I was leafing through my digital photo files as one with digital photo files tends to do when I happened upon the thing above created sometime during Dubya’s Reign of Mispronunciation. When I first began diddling with photography back in the olden days of aught 5 I quickly became enamored with the various hoo-ha’s and dimwhittles available in your basic photo editing software packages. (Or was it aught 4? Maybe aught 3? I ought to know, but I asking me to remember that far back is like thinking Mickey Rourke is the perfect choice to lead your prayer meeting.) My attraction to the software was accelerated because I had no clue about photography. If someone had asked me the best way to frame a photo I would’ve told them to get their arse down to Target or Wal-Mart and buy a frame. And they’d have to pick the size because how was I supposed to know the picture’s dimensions? Did I look like some sort of soothsayer? Anyone with a pinch of smarts knows I’m not a soothsayer. Besides lacking a crystal ball, I look lousy in a turban and positively dreadful draped in layers of scarves. So being totally ignorant to photography basics, much like a clown is totally ignorant to comedy, I became fascinated with these nifty tools.

Okay, let’s backup a bit. I wasn’t totally ignorant about photography. For example, I was relatively confident you looked through the little window thingamajig on what seemed to be the back part of the camera to see what the front part (called the “lens”) would photograph once the button thingy was depressed which set the whole whirligig in motion. (I really should give myself more credit for knowing stuff.) So I knew something. Yet the results wrought by depressing that button thingy were, ironically enough, depressing. One might even say brutal, much like a botched facelift. However, I had the proverbial ace up my hole. Wait. I mean the sleeve in my ace. The hole in my sleeve? Whatever. You get the point. The difference between the botched facelift of my photos and the botched facelifts of Jocelyn Wildenstein was this marvelous software which could somewhat repair the terror. Poor Jocelyn, science has yet to come up a solution for her. You know things have flown south when Joan Rivers thinks you’ve gone too far.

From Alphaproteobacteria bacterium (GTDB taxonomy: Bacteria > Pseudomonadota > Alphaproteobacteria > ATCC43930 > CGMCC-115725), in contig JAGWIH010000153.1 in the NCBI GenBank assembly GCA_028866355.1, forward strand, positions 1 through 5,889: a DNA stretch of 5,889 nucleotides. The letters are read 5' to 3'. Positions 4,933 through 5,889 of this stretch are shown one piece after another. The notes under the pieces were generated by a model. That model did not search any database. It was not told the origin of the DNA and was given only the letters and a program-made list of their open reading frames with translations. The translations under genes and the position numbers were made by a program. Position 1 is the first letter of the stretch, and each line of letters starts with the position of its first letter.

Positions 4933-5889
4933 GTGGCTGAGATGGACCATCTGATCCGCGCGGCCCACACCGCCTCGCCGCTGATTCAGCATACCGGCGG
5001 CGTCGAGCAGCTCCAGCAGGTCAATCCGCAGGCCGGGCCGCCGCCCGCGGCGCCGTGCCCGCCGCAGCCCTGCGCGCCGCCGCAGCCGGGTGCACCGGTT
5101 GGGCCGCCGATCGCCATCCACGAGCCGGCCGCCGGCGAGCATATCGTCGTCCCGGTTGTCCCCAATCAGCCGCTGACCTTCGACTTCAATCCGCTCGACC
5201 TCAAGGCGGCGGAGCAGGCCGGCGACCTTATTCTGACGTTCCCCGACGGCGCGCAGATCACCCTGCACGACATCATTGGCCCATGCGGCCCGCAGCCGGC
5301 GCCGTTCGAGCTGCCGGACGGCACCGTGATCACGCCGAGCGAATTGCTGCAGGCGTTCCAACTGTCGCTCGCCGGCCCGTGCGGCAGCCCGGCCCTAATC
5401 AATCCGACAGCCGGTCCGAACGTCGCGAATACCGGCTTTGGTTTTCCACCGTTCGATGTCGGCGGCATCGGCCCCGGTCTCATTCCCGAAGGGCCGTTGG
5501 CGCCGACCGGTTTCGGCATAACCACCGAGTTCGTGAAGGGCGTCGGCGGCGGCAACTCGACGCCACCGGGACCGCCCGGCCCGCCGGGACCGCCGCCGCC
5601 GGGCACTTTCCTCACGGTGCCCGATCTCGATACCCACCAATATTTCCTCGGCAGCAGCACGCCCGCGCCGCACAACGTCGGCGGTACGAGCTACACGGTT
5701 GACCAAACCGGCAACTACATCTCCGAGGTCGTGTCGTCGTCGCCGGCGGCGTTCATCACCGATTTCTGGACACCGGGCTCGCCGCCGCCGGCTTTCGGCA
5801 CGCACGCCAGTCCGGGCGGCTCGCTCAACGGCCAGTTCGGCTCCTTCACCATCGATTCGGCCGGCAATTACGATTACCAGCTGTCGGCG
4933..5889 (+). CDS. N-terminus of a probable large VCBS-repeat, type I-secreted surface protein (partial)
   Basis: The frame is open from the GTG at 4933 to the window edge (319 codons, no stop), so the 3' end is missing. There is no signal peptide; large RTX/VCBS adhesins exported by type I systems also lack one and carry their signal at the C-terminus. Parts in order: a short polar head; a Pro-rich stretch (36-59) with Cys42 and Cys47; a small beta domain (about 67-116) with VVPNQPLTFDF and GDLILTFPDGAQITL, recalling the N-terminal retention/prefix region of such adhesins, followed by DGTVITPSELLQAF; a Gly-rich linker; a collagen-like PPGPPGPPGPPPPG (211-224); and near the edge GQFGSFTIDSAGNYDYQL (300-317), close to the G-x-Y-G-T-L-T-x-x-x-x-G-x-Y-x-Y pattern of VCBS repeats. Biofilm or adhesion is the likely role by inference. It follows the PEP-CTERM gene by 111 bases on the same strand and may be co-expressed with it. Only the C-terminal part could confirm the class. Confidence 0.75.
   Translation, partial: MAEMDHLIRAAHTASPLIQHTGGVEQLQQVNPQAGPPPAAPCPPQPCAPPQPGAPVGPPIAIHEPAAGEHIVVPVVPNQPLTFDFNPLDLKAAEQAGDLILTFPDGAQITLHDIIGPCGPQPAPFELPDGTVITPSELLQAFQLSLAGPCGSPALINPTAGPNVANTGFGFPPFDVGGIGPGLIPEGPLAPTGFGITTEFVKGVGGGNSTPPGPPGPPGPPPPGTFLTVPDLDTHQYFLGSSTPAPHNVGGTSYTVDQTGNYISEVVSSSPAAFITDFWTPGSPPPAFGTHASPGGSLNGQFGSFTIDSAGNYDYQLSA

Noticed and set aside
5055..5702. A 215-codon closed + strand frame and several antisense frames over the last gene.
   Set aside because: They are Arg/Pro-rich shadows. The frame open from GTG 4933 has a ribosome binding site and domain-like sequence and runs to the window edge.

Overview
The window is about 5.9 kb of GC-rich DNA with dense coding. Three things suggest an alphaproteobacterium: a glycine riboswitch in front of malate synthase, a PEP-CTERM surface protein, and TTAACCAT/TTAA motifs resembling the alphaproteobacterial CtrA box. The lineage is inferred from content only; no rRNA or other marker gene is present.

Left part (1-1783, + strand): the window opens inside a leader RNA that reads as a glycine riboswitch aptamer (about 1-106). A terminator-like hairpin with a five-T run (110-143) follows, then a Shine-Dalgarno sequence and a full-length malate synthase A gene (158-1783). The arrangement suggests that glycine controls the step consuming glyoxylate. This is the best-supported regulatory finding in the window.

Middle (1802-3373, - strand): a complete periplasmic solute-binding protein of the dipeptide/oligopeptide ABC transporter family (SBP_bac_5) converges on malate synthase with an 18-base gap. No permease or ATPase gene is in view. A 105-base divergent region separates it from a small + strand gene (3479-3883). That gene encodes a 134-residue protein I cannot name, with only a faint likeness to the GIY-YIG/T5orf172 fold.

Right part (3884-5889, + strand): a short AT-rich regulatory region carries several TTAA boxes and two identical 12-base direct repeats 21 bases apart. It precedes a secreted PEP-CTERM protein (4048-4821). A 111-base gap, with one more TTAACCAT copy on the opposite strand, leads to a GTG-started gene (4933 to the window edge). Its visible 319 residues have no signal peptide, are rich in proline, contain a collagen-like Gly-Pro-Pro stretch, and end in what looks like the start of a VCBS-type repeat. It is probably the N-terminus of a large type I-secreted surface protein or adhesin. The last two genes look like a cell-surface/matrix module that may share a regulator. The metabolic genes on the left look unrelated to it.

I dabbled with these computerized toys like a kid belly-flopping into his first mud pool. I was Van Gogh without the rigid discipline, rising from the muck of Art Hell like the bastard child of Jackson Pollack and Quasimodo. Except the only starry night in my future was an actual starry night where there were visible stars in the night sky. In these parts, they ain’t easy to come by. Oh Montana, how I envy you!

Aside from the minor problem of (almost) total ignorance, I had no clue what to photograph. Yes, even the idea of starting with something as basic as flowers didn’t occur to me. Instead I’d stage these elaborate productions in the safety of my home with the verve and naïve enthusiasm of Rooney and Garland getting ready to put on a big show to save the school from the evil grips of Mr. McScumoneybags. Never mind that I had no proper lighting equipment and my home gets about as much natural light as Dracula. I had a lamp or two and by gum, that was good enough. Plus I had the software, that glorious Savior of Saviors. So after much trial and error I’d construct something awesome and mind-blowing like the above whatever the hell that is. Then I’d reach deep into the creative well and cleverly title it something like “Albums.” Pure genius.

  1. Patti Kuche says:

    And what a great collection of albums if I may say so!


  2. That pretty much describes my photography skills to a tea.


  3. kayjai says:

    You rock, Brotha!


  4. You’ve come a long way in just a few years with your photography.


  5. joehoover says:

    And some great albums they are too


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